In early February, several financial organizations reported malware infection on their workstations, apparently coming from legitimate websites. The attacks turned out to be part of a large-scale campaign to compromise trusted websites in order to infect the systems of targeted enterprises across various industries. The strategy is typically known as a “watering hole” attack.
It was all sparked by a spate of recent malware attacks on Polish banks entailing a reportedly unknown malware in their own terminals and servers, along with the presence of dubious, encrypted programs/executables, and more prominently, suspicious network activity. More malware are delivered to the affected systems which were seen connecting to unusual and far-flung locations worldwide, possibly where company data are exfiltrated to.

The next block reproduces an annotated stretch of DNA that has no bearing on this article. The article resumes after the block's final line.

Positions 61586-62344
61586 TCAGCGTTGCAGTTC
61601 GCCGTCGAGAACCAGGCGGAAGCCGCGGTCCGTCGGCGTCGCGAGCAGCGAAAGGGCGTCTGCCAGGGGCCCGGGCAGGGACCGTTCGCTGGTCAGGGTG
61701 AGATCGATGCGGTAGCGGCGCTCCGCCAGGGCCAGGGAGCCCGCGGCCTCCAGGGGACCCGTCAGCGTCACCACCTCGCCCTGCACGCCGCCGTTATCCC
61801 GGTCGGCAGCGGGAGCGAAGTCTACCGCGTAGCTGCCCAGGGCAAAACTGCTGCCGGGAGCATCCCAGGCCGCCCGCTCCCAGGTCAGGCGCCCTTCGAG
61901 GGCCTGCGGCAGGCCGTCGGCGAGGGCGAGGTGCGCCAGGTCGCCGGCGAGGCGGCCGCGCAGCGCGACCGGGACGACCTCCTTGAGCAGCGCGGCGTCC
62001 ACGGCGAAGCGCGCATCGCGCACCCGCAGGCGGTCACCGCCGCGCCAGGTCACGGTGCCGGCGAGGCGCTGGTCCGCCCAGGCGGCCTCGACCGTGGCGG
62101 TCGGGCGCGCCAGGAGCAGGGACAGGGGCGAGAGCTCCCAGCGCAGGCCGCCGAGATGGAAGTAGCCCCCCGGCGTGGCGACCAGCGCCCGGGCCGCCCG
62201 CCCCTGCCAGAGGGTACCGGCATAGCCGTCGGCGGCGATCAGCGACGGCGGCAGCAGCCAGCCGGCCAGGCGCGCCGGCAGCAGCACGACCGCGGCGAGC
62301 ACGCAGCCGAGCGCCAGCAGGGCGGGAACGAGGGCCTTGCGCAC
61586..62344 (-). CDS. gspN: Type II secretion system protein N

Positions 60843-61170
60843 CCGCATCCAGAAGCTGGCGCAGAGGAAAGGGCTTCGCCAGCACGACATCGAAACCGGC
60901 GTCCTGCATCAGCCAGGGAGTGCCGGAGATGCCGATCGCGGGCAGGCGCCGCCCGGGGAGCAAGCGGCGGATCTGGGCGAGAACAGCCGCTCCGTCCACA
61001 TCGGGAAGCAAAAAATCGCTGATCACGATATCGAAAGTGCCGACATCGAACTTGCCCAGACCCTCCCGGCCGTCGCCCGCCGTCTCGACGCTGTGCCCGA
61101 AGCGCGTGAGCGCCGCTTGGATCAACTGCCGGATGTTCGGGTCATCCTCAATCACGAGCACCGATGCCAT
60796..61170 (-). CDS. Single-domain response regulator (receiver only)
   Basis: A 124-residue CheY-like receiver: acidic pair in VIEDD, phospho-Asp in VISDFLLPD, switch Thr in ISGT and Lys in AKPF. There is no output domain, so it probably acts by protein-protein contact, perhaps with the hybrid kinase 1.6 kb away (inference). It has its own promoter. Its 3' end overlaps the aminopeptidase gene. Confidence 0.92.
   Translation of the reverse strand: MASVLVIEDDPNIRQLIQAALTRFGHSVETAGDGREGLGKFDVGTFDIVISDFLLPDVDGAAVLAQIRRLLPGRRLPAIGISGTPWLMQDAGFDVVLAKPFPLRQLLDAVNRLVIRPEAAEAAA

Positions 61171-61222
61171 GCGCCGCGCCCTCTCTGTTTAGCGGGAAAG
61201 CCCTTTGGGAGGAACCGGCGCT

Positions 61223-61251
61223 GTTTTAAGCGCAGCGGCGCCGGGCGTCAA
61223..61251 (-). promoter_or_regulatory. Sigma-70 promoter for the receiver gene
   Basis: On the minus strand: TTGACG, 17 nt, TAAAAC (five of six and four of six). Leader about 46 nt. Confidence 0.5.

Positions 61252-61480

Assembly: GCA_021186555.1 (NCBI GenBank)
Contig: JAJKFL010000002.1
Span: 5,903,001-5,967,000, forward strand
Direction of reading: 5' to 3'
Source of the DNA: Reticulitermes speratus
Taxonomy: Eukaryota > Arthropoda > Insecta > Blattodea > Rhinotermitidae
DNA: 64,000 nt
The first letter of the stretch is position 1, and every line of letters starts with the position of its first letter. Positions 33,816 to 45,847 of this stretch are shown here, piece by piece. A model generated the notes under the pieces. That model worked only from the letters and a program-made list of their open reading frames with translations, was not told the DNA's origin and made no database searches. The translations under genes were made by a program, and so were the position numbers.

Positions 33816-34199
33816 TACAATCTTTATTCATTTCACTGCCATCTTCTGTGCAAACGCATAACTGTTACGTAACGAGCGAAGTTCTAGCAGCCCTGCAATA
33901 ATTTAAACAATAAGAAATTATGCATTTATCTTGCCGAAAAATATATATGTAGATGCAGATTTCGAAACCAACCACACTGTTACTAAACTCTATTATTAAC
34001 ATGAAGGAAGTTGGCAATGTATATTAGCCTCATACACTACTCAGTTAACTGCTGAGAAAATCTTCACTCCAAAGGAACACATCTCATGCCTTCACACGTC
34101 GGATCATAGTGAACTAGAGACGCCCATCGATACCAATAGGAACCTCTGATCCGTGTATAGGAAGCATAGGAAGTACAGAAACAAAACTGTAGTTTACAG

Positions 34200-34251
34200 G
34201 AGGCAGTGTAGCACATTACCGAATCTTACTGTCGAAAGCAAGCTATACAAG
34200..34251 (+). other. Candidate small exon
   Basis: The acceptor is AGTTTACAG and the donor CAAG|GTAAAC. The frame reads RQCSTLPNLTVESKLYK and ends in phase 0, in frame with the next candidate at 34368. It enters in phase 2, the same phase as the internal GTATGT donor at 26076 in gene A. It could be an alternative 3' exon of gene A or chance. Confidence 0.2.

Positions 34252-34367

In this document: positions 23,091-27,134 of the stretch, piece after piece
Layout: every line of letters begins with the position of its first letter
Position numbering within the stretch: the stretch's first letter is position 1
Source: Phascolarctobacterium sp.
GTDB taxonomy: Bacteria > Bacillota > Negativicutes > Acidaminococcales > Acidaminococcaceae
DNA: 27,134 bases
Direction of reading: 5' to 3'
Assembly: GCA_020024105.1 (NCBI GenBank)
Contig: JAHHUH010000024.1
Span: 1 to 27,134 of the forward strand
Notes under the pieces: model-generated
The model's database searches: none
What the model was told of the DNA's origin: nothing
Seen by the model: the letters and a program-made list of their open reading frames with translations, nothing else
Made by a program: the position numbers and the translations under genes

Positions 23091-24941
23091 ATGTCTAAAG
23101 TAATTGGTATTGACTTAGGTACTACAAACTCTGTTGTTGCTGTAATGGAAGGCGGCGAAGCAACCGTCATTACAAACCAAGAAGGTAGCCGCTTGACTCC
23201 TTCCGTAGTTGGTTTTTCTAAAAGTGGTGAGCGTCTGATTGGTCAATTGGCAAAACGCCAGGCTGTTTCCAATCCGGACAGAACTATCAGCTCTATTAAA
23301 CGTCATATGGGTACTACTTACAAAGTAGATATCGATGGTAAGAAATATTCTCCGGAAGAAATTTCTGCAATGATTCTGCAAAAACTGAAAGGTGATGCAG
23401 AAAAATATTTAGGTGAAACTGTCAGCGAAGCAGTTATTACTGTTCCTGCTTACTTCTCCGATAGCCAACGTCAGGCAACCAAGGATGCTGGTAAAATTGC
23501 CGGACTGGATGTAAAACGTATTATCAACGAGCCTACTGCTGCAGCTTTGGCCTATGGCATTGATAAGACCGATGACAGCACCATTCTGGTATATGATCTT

The malware in question: RATANKBA. Not only was it tied to malware attacks against banks in Poland, but also in a string of similar incidents involving financial institutions in Mexico, Uruguay, the United Kingdom, and Chile. How did it infect their victims? Were there other malware involved? Does the campaign really have ties with a Russian cybercriminal group?Read More